|Ph.D Student||Golbert Joshua|
|Subject||Model-Based Control of Fuel Cells|
|Department||Department of Chemical Engineering||Supervisor||Professor Daniel Lewin|
Fuel cells are chemical engines that convert chemical potential into electrical power. Since they are not based on temperature differences, they are not subjected to Carnot’s limit of efficiency. In addition, common pollutants such as sulfur dioxide and nitrous oxides are avoided since the process does not involve combustion. These advantages, together with the reduction of greenhouse gases and fuel consumption due to higher efficiencies and the possibility of alternative energy sources, have generated enormous interest in fuel cells for stationary as well as mobile applications.
This seminar describes a model-based controller of a proton exchange membrane (PEM) fuel cell, and focuses on the crucial issue of how to control the fuel cell to ensure stability and acceptable response time for the power demand over the entire operating range. The model accounts for spatial dependencies of voltage, current, material flows, and temperatures in the fuel channel. Analysis of the process model shows that the effective gain of the process undergoes a sign change in the normal operating range of the fuel cell, indicating that a linear controller with integral action cannot stabilize a fuel cell. Consequently, a nonlinear model-predictive-controller based on a simplified model has been developed, enabling the use of optimal control to satisfy power demands robustly. The models and controller have been realized in the MATLAB and SIMULINK environment. Results demonstrate improved performance and robustness when using model-based control in comparison with that obtained using an adaptive controller.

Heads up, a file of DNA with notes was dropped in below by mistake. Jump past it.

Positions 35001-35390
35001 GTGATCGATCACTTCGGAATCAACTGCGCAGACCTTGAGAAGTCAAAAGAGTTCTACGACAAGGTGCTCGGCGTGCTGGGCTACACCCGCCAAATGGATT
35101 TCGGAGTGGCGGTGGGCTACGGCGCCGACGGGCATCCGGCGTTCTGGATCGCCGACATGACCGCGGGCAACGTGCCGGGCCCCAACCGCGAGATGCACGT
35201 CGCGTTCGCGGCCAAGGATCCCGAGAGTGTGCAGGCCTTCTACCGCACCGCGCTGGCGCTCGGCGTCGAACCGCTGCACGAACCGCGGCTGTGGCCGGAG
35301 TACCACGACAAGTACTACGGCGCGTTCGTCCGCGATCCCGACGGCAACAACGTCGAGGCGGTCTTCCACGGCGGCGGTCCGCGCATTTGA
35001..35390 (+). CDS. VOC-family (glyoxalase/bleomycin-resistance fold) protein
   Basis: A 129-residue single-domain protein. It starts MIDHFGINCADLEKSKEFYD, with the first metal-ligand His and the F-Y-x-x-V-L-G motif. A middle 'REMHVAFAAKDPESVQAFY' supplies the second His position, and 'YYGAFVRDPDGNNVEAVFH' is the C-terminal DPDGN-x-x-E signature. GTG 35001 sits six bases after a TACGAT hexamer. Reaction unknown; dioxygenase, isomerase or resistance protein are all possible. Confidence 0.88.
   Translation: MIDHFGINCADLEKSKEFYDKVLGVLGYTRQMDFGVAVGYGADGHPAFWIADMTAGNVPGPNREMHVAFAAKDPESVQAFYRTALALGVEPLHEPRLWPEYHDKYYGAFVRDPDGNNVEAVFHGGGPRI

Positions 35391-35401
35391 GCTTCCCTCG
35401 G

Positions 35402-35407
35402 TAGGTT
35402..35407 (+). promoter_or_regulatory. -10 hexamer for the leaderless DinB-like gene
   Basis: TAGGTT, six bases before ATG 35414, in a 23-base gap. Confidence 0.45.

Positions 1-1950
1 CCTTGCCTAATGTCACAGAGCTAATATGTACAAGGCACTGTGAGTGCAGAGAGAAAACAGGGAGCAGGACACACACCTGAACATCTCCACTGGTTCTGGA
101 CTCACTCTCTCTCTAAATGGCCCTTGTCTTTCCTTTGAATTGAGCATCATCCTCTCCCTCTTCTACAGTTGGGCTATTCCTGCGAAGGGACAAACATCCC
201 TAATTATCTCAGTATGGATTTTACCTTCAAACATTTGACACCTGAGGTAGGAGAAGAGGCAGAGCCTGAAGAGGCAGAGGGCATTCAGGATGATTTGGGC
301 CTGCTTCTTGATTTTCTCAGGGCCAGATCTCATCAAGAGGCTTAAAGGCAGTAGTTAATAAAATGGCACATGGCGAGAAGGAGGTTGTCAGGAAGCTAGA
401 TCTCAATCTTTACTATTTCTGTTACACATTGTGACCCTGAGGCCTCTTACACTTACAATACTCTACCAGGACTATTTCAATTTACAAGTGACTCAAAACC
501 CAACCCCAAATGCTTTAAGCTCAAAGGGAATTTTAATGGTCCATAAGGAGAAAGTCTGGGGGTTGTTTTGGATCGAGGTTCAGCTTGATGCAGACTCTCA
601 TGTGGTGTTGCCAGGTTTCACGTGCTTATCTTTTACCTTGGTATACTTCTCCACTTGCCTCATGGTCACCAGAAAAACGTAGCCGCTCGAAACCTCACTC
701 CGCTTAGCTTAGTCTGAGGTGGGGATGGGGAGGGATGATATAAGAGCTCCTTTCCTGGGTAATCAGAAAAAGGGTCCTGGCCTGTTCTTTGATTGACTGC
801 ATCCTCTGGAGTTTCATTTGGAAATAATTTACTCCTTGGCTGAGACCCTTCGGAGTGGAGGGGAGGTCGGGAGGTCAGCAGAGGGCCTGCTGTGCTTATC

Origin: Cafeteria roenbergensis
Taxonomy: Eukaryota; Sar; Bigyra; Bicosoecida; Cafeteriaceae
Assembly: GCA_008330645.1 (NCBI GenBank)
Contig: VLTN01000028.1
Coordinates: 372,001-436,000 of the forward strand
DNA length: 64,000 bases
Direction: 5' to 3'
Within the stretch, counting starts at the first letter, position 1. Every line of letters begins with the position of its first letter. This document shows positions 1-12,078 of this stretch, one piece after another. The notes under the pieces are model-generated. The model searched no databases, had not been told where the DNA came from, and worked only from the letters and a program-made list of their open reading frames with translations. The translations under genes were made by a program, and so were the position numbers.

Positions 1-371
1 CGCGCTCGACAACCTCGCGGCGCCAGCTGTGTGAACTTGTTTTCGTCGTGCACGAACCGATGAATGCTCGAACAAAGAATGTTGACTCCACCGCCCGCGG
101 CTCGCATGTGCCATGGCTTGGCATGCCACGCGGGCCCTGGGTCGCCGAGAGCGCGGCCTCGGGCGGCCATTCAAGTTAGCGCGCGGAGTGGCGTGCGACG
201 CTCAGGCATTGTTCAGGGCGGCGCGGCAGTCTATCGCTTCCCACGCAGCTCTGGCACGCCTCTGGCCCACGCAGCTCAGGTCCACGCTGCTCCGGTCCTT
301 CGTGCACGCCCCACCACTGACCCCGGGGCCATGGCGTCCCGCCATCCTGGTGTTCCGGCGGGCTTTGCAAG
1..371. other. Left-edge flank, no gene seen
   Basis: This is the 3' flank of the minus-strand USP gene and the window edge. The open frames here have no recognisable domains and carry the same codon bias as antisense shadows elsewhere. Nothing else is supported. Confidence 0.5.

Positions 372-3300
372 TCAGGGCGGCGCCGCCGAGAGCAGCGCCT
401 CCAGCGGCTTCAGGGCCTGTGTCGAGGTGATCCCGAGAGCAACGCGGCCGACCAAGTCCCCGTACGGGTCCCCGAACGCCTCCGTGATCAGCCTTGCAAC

In addition, this controller has been used to improve overall efficiency of a fuel cell operating under dynamic conditions. Using multiple control variables the controller takes advantage of all the degrees of freedom to simultaneously satisfy power demands while optimizing the fuel efficiency of the entire system. Different methods of defining the non-linear program (NLP) and their influence on the closed-loop performance will be discussed. Of special interest is an definition of the NLP, inspired by optimal control, that enables offset-free response of the system, while still improving system efficiency.